The aim of Patrick Bondy’s Epistemic Rationality and Epistemic Normativity is to explain the nature and the normative force of epistemic reasons and rationality, from the perspective of access-internalist evidentialism about epistemic rationality. The two central questions the book addresses are: why are epistemic reasons evidential? And, what explains the normative force of epistemic reasons and rationality?
Bondy’s initial strategy for answering the two central questions of the book proceeds on the basis of an evaluation of what he calls the Guidance and Transparency principles. Guidance is the principle that normative reasons for belief or action must be able to guide subjects in their deliberations about whether to have the belief or perform the action in question; Transparency is the principle that we can only consider what we take to be evidence for p in deliberating about whether to believe p. The conjunction of these principles seems a good path to answers about why epistemic reasons are evidential. However, Bondy accepts Guidance but rejects Transparency, and so he argues that this strategy fails. So another path must be cut for the explanation.
Bondy argues in defense of a direct form of acceptance-voluntarism. This stands in contrast to belief-voluntarism. Belief involves a kind of feeling or a disposition to feel that a proposition is true, or probably true; so, since feelings are not directly subject to the will, belief is not directly subject to the will. Acceptance, however, involves taking up or being willing to take up a proposition as true in one’s deliberations, and that is subject to the will. Belief and acceptance normally go hand-in-hand, but they can come apart, and when they do, acceptance is what we should be interested in, from an epistemic point of view.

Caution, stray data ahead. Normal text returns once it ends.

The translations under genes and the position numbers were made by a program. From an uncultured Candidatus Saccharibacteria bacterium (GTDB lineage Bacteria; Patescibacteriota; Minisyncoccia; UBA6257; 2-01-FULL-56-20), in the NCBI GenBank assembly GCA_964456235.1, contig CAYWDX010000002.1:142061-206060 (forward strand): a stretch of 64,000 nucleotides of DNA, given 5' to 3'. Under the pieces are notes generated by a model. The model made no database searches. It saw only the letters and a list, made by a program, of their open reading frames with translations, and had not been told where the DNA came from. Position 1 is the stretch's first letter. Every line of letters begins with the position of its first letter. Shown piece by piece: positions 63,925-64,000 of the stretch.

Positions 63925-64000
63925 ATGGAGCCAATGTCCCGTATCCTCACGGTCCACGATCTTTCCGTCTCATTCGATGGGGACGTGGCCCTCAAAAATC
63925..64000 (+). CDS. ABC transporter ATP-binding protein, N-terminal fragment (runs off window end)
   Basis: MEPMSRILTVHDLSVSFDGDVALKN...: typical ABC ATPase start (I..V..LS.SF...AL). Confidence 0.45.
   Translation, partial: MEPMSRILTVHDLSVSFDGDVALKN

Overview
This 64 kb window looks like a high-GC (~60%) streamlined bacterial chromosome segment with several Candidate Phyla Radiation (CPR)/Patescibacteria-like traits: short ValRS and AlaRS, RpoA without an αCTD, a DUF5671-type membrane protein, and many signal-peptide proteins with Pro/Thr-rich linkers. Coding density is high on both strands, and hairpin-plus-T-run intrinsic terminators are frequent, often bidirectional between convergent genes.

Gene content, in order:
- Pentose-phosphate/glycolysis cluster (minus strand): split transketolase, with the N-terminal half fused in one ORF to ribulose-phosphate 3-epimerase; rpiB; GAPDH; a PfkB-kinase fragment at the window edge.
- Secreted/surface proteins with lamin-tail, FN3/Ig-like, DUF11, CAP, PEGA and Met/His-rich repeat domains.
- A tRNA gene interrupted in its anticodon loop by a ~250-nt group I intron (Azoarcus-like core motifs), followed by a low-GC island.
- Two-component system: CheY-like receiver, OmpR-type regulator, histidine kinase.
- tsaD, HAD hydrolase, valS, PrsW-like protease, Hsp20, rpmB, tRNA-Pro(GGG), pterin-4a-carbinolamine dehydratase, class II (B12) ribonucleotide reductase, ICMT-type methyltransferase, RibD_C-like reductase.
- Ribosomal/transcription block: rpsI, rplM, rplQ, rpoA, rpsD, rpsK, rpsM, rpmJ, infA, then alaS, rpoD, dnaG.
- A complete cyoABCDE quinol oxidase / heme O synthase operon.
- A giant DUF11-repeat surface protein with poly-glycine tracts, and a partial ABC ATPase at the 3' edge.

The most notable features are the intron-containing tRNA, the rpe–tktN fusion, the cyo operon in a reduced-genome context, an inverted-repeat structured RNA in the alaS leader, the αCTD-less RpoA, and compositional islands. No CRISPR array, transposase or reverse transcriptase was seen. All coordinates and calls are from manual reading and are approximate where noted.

With the acceptance-voluntarism in place, Bondy considers another path to the evidential nature of epistemic reasons. He sets out the instrumental conception of the nature of epistemic rationality, according to which beliefs are epistemically rational just in case holding them is an appropriate means to take for achieving some epistemic goal, such as the goal of achieving true beliefs and avoiding false beliefs. Despite the fact that this program seems very appealing, Bondy argues against the instrumental approach to epistemic rationality. Bondy argues that the instrumental approach to the nature of epistemic rationality fails to get the extension of epistemically rational and irrational beliefs right, and that the view generates vicious regresses of instrumentally rational beliefs in every case in which a subject has a rational belief or performs a rational action. The question remains: how can evidentialism be true?
To close, Bondy proposes a deflationary explanation of why epistemic reasons are evidential. Briefly, the explanation is that to every category of reasons, there corresponds a kind of rationality; evidential reasons are one kind of reason; so there is an evidential kind of rationality, which we call “epistemic rationality.” In this regard, Bondy’s argument is a modified form of the instrumental model of the normativity of epistemic rationality. The epistemic rationality of our beliefs does not depend on the goals that anyone has or ought to have, but whether we ought to have the beliefs that our epistemic reasons support does depend on whether we have normative reason to get to the truth with respect to the propositions in question. Normally we have such a normative reason, but sometimes we don’t.